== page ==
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Livestock Producers Should Be Aware Of Small-Headed Sneezeweed
By Kay Ledbetter
 
One plant currently flowering across different parts of the state is poisonous and should be of concern to ranchers, according to a Texas A&M AgriLife Extension Service expert.
 
Small-headed sneezeweed, which falls in the sunflower family, is a native, warm-season annual that grows statewide except for the East Texas Piney Woods and extends into northern Mexico, said Dr. Barron Rector, AgriLife Extension range specialist in College Station.
 
Small-headed sneezeweed growing near Sonora
 
“Be aware that small-headed sneezeweed is very poisonous in the flowering stage to mainly sheep, but cattle, goats, mules and horses are also susceptible,” Rector said.
 
Dr. Cat Barr, Texas A&M Veterinary Medical Diagnostic Lab’s toxicologist in College Station, agreed.
 
“I was taught this plant causes ‘spewing sickness,’” Barr said. “Ruminants technically regurgitate from abomasum backward into the rumen, but this plant irritates the gastrointestinal tract so much that even cattle will vomit plant material and have green slobber and nasal discharge. You can imagine how a horse would colic, as well.”
 
 
 
Sneezeweed consumption by grazing animals produces signs of illness including weakness, staggering, diarrhea, vomiting, salivation, bloating, groaning and grinding of teeth, sticky non-pelleted feces and gastroenteritis, Rector said. Poisoned animals can have forced and fast respiration and a nasal discharge.
 
Signs of illness will appear within a few hours after the consumption of sneezeweed, and animals may convulse prior to death, Barr said.
 
Small-headed sneezeweed is showing up early around ponds and creek bottoms and the poisonous plant might be the only green vegetation as summer dries out grasses.
 
“Not much else causes an illness that looks like this,” she said, “but if you need confirmation, our laboratory can examine the rumen content or stomach content microscopically and identify the plant material. We’re here to assist your veterinarian with a diagnosis.”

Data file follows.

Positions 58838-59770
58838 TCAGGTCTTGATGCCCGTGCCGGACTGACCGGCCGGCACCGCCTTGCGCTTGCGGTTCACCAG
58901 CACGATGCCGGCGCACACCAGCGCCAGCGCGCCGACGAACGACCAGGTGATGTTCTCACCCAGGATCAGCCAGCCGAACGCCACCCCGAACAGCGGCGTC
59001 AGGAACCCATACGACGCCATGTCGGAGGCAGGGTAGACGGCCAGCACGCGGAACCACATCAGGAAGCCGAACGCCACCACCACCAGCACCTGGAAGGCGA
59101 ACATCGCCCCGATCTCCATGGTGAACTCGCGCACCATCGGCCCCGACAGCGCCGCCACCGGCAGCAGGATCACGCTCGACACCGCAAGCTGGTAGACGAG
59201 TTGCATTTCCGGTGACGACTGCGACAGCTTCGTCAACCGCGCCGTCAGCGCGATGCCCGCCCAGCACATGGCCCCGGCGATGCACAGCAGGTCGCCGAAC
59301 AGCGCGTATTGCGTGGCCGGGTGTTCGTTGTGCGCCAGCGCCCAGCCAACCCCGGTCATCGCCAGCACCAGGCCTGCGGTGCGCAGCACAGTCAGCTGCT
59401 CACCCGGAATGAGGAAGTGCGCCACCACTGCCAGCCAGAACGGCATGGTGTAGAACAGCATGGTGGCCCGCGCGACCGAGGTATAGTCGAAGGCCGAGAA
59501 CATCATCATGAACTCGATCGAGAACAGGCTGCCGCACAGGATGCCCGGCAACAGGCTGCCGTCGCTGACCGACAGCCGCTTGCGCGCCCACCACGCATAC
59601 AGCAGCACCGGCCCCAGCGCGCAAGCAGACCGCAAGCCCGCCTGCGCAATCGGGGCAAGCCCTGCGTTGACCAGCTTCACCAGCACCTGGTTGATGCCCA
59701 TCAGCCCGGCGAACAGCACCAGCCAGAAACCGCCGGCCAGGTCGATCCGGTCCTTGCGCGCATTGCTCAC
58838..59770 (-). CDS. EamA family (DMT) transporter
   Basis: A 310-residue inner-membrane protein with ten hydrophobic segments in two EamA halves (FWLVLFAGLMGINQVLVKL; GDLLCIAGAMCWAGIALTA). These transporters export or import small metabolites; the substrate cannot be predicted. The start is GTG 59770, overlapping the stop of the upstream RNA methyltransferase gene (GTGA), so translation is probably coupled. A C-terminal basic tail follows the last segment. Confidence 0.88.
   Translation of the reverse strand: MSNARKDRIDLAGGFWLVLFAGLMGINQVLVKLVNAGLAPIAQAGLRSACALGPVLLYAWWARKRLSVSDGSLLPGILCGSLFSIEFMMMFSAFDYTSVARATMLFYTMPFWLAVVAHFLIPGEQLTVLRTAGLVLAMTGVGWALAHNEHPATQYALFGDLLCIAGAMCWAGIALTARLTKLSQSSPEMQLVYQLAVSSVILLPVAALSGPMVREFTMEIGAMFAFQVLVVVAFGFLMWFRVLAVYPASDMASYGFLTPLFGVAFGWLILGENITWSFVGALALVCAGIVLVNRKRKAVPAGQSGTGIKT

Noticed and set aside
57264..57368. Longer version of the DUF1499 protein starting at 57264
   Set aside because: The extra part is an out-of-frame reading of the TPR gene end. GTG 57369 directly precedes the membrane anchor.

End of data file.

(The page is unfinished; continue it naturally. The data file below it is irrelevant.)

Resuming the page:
Rector said earlier feeding studies with this plant have shown that consumption of as little as one-quarter of a percent of an animal’s body weight produced acute poisoning and death, with the mature plants being more toxic than the seedlings.
 
The plant, also commonly called “small sneezeweed” and “sneezeweed,” commonly occurs in small localized areas on moist habitats of silty, clay loam and sandy soils around ponds, tanks, bar ditches and especially in ephemeral or dry creek bottoms, he said.
 
Rector said wet falls followed by wet springs usually assure a good crop of seedlings. He said in the past two weeks he’s seen a lot of the plants growing from Sonora to Wichita Falls.
 
“This spring, the small-headed sneezeweed can be found growing abundantly in creek bottoms that are drying out from Junction and Sonora northward to the Rolling Plains,” he said.
 
The plants have a single basal stem that can grow to a height of about 4 feet. The plant is characterized by having stem leaves that are alternate, lanceolate or oblong and are decurrent, running down the somewhat angled stem.
 
“Generally these plants flower in June and July but with a warm winter and spring, they are flowering in mid-May,” Rector said. “The heads have disk flower or central flowers that are tinged pale red to brown. The ray flowers are short and always yellow in color.”
 
Because the plants are usually found in localized areas in a pasture, hand pulling, mowing or burning may be effective management options, he said. Fencing livestock away from localized infected areas also can reduce or eliminate potential problems.
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